However, the numerical superiority of the Mughal army and their artillery finally began to tell. Seeing that the battle was lost, Pratap’s generals prevailed upon him to flee the field so as to be able to fight another day. To facilitate Pratap’s escape, one of his lieutenants, a member of the Jhala clan, donned Pratap’s distinctive garments and took his place in the battlefield. He was soon killed. Meanwhile, riding his trusty steed Chetak, Pratap made good his escape. But Chetak was critically wounded on his left thigh by a Mardana (Elephant Trunk Sword) while Pratap had attempted to nail down Man Singh. Chetak was bleeding heavily and he collapsed after jumping over a small brook few kilometres away from the battle field.

Two turk knights followed Pratap. The moment they started chasing him, Pratap’s younger brother Shaktisingh who was fighting from the Mughal side (he had some disputes with Pratap at the time of Pratap’s coronation; hence he had defected and gone over to Akbar’s court) realized that his own brother was under threat. He could not help but react against a threat to his own brother. He followed the Turks, engaged them in single combat and killed them. Saddned by the loss of his beloved general and horse, Pratap embraced his brother. Shaktisingh asked for his brother’s pardon, for having fought as his enemy. Pratap pardoned him. Maharana Pratap continued to fight against Mughals until his death in 1597.


This Day in History (27-Mar-1668) – English king Charles II gives Bombay to East India Company for just 10 pounds of gold a year

Mumbai was just seven islands Colaba, Mazagaon, Mahim, Parel, Bombay Island, Worli and Old Woman’s Island. They were separated by swamps: the land was dangerous and unhealthy.In 1534, the Portuguese captured the seven islands from Sultan Bahadur Shah of Gujarat and established a trading centre there. The Portuguese called the place Bom Bahia, meaning ‘the good bay’, which the English pronounced Bombay. This trading place slowly grew, with local people trading products such as silk, muslin, chintz, onyx, rice, cotton and tobacco. By 1626, there was a great warehouse, a friary, a fort and a ship building yard. There were also new houses for the general population, and mansions for the wealthy.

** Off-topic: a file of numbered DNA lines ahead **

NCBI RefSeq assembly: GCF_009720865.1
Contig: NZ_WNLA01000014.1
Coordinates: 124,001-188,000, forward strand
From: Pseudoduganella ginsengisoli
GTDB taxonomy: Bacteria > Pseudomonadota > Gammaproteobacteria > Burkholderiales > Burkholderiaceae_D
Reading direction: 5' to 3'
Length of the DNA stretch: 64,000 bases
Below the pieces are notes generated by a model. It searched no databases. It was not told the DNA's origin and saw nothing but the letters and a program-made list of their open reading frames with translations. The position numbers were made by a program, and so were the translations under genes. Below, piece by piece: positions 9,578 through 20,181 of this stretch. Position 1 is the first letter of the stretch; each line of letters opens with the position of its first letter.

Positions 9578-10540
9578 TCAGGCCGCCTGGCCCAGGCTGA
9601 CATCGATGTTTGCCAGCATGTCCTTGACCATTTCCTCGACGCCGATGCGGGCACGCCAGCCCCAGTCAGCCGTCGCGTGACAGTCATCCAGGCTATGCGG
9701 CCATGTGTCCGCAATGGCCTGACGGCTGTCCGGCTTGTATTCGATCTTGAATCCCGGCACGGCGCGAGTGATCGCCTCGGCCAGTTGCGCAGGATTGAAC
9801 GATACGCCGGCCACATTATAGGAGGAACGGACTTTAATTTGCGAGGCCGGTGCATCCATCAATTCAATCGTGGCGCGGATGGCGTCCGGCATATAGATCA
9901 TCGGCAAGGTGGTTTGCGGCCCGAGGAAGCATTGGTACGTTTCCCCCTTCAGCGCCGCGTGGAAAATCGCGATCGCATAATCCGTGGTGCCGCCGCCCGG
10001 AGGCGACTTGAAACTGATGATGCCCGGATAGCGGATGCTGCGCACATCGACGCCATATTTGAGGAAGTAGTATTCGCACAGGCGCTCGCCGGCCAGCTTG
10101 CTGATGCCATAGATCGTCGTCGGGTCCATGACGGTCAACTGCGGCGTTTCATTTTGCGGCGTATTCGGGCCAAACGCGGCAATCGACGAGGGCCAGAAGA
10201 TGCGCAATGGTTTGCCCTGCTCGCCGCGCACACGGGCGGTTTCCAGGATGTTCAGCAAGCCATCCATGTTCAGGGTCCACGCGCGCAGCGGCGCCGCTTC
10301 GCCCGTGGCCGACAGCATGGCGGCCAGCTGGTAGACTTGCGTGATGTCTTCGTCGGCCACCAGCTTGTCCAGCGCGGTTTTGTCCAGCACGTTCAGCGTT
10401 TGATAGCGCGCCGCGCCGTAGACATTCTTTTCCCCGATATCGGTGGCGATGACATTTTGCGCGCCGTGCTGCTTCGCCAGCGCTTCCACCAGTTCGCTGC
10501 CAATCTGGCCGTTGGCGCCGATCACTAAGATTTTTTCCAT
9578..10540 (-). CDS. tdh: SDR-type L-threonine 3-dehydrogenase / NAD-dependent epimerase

In October 1626, whilst at war with Portugal, English sailors heard that the Portuguese had “got into a hole called Bombay” to repair their ships. They attacked Bombay, but the ships had already left. The English burned down buildings, and destroyed two new Portuguese ships not yet from the stocks. In May 1662, King Charles II of England married Catherine of Braganza, whose family offered a large dowry. Part of this gift was the Portuguese territory of Bombay. However, Charles II did not want the trouble of ruling these islands and in 1668 persuaded the East India Company to rent them for just 10 pounds of gold a year.

Within a few years the Company had transformed Bombay. Governor Gerald Aungier set about building up the port, with a new quay, warehouses and a customs house. The Company supported him and encouraged him to build a new city – they even sent him the plan of London as it was to be rebuilt after the Great Fire of 1666. Aungier started a complex building programme: causeways to link the islands; forts and a castle to protect people; a church, a hospital, and a mint where coins were made. He made the city more populous by attracting Gujarati traders, Parsi ship-builders, and Muslim and Hindu manufacturers from the mainland.  In 1687, the Company made Bombay their Indian headquarters. The headquarters stayed there until 1708. During Mughal attacks in 1689, city lost its major manpower but bounced back by 1700 to become ‘gateway of India’.